OK, let's state the obvious: You don't replace Joey Votto.
You plug the hole with Silly Putty, Scotch tape, carpenter's glue and Dusty Baker's toothpick.
Votto had been the best hitter in baseball until slowed recently by a knee injury that finally required surgery. He'll miss three to four weeks, and the Cincinnati Reds will have to figure out how to keep their one-game lead in the National League Central .
The problem with the Reds' lineup is two-fold:
1. They don't get on base enough.
Even with Votto's best-in-the-majors .465 on-base percentage, the Reds rank just 10th in the National League in OBP at .315. Catcher Ryan Hanigan is the only other player with an OBP higher than .350 and that's with the help of seven intentional walks thanks to his eighth spot in the lineup.
Replacing Votto with Scott Rolen -- with rookie Todd Frazier moving to first base -- means you're playing Rolen and his .199 average and .260 OBP every day. What does this mean in terms of runs scored? Let's do a little rough back-of-the-napkin calculations. In 370 plate appearances, Votto created about 86 runs. In 154 plate appearances, Rolen has created about 12 runs. Say Votto misses 25 games -- about 115 plate appearances. Votto would have been expected to create about 27 runs over that many PAs; Rolen about nine. That rough estimate of 18 runs is worth nearly two losses for the Reds. Rolen may have a defensive advantage at third over Frazier, but that edge is probably negated by Votto's defensive advantage over Frazier at first base.
2. The Reds are too right-handed.
Jay Bruce is currently the only left-handed hitter on the Reds' roster. Entering Monday's game, the Reds were hitting .246/.311/.407 against right-handed pitching and .260/.328/.448 versus left-handed pitching. But to make matters worse, Reds right-handed batters were hitting just .236/.290/.370 against right-handed pitchers.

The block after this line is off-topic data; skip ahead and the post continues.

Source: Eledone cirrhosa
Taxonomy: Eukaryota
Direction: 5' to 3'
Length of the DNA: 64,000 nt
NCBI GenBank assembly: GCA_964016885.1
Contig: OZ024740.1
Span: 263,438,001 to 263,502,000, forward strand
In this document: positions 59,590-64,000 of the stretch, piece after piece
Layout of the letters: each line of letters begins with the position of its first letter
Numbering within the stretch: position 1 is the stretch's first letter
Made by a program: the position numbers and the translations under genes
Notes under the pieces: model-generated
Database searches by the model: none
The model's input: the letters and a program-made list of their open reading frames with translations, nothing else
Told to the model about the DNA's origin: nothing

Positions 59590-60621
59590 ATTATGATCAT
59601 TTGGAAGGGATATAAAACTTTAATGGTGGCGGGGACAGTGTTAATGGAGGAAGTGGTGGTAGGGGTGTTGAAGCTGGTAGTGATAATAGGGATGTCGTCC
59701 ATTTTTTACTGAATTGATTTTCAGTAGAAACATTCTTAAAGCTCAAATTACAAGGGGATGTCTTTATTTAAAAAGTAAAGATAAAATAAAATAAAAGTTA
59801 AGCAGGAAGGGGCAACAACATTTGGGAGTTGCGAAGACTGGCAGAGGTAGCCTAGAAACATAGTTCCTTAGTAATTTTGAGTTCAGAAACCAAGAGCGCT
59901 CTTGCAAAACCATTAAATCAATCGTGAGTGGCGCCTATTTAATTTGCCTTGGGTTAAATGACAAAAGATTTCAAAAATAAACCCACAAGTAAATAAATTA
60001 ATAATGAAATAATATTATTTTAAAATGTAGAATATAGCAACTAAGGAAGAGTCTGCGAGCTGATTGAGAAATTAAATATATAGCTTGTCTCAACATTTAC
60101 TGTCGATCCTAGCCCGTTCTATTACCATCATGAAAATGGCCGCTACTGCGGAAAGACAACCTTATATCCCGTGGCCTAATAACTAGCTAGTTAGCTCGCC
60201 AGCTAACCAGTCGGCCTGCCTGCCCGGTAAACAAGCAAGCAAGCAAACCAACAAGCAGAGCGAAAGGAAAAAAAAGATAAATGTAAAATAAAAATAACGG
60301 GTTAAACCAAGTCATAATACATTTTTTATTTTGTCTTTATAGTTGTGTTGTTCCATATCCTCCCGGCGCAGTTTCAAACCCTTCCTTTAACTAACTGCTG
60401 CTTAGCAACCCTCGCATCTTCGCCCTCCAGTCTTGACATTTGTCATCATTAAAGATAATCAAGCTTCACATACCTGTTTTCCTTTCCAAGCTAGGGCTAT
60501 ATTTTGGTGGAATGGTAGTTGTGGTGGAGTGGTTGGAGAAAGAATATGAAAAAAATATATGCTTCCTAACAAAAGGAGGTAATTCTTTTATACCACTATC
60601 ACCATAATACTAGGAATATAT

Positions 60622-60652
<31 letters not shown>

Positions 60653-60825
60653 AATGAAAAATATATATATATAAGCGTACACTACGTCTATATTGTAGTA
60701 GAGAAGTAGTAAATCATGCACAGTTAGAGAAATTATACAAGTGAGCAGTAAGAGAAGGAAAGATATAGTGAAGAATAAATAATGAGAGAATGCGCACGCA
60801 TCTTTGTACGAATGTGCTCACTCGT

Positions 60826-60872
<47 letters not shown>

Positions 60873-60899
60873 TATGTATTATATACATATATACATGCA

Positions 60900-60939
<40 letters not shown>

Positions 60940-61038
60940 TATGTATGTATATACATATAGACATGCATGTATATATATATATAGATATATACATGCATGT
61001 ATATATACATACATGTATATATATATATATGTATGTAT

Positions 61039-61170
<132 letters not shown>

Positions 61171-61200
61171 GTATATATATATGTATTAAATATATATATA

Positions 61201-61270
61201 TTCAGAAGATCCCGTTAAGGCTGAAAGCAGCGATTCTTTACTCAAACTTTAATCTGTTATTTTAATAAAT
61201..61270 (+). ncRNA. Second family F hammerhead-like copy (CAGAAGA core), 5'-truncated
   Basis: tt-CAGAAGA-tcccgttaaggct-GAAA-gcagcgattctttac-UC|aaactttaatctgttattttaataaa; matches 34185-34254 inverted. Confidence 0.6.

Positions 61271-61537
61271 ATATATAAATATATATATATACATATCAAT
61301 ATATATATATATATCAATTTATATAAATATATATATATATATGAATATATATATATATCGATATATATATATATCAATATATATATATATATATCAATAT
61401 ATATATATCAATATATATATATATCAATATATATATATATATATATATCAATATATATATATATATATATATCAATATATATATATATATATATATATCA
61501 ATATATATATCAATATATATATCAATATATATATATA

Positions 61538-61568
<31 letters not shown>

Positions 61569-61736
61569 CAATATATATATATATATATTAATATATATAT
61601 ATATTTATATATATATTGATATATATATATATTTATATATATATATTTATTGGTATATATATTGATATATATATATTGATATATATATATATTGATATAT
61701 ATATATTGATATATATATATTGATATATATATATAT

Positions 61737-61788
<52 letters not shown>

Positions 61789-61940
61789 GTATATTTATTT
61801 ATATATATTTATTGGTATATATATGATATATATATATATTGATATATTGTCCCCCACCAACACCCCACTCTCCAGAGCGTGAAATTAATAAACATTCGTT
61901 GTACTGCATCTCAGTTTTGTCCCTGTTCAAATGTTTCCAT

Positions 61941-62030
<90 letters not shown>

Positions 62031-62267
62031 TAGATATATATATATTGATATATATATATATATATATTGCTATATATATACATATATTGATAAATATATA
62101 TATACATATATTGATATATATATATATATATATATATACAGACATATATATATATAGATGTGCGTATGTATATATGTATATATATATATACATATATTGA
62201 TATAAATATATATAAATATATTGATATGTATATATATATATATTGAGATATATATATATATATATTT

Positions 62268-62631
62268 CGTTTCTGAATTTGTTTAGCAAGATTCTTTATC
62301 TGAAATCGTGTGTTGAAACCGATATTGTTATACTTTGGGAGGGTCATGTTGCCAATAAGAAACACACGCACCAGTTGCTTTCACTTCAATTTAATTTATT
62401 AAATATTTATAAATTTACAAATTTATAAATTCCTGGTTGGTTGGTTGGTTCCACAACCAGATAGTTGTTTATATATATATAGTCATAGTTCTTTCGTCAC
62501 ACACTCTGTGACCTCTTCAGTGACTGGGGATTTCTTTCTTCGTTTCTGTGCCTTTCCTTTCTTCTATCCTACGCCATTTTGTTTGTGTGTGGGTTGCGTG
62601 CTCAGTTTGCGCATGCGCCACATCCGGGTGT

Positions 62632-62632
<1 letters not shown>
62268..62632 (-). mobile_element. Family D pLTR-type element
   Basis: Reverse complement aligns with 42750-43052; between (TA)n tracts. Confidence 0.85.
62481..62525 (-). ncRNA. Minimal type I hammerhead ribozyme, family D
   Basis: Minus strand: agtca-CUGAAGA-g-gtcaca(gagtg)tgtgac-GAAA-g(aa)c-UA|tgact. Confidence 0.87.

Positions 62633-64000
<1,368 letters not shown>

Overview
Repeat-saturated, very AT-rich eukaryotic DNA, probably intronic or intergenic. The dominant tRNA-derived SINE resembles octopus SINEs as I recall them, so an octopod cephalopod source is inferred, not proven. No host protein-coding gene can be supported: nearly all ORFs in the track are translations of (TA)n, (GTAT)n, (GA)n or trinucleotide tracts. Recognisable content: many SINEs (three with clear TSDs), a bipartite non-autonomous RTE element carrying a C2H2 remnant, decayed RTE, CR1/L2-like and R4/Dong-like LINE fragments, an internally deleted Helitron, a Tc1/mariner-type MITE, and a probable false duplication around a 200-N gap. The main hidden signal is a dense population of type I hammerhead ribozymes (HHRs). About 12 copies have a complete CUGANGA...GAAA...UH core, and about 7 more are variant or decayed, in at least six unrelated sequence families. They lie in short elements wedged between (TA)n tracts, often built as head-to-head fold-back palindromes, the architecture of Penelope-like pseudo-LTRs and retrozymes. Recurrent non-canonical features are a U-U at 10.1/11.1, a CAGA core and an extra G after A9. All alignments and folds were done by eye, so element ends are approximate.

This obviously leaves the Reds vulnerable to right-handed pitching. If you're in a daily head-to-head fantasy league, you would want to consider picking up any right-handed starter facing the Reds. Managers don't really adjust their rotations because of this, however, so this doesn't necessarily mean the Reds will face more right-handed starters. But it certainly will give opposing skippers an easy edge in creating bullpen matchups. You saw this on Monday. After lefty Wade Miley departed in the sixth inning, Diamondbacks manager Kirk Gibson ran out three straight righty relievers without having to worry about that crucial Votto at-bat.
Anyway, this will put enormous pressure on Bruce to produce and while the right fielder made the All-Star team, his production leaves a little bit to be desired considering his All-Star status. He's hitting .246/.321/.495. Bruce's .348 wOBA ranks just 59th among MLB regulars, another indication of how much the Reds' offense relied on Votto. You're going to have trouble scoring runs when your best hitter is roughly the 59th-best hitter in the majors. And remember, Bruce was hitting .300 on May 15. Since then he's hit .208.
The Reds were rumored to be looking for some offensive help even before Votto's injury -- maybe Shane Victorino, maybe Juan Pierre. While center fielder Drew Stubbs is the obvious position to upgrade with his .217/.287/.361 line, Victorino isn't hitting much better and Pierre would be a big defensive liability in center at this point in his career.
The good news for the Reds is that 23 of their next 26 games are against teams currently with losing records. Actually, let me rephrase that: The Reds have only 21 more games the rest of the season against teams with winning records (nine against the Pirates, six against the Cardinals, three each against the Mets and Dodgers). It's good to be in the Central.
If anything, the same holds true for the Pirates and Cardinals. Those two clubs were already good bets to be active in the trade market, but Votto's injury should only serve to make them even more proactive. The Pirates are in a similar soft spot in their schedule; 22 of their next 25 games are against teams currently below .500. The Cardinals have what appear to be the toughest remaining schedule of the three teams, with 34 games against winning teams.
The Cardinals picked up a game on the Reds with a dramatic ninth-inning rally off Brewers closer John Axford, scoring three runs to win 3-2. With two outs and a runner on, Rafael Furcal reached on an infield single, Skip Schumaker walked to load the bases, Matt Holliday singled in two runs to tie it and Allen Craig drove in the go-ahead run. Jason Motte, after giving up and RBI double to Ryan Braun in the eighth, breezed through the bottom of the ninth with two strikeouts. The Pirates rallied with three runs of their in their ninth to tie the Rockies (on a Pedro Alvarez home run), only to lose in the bottom of the inning.
So the Cardinals leave Monday with a huge win. The Reds leave concerned. The Pirates leave it wondering if they really want to pull the trigger on a Justin Upton trade, if such a possibility actually exists.
Call it another wild, unpredictable night in the NL Central. I suspect there are plenty more of these left.
PHOTO OF THE DAY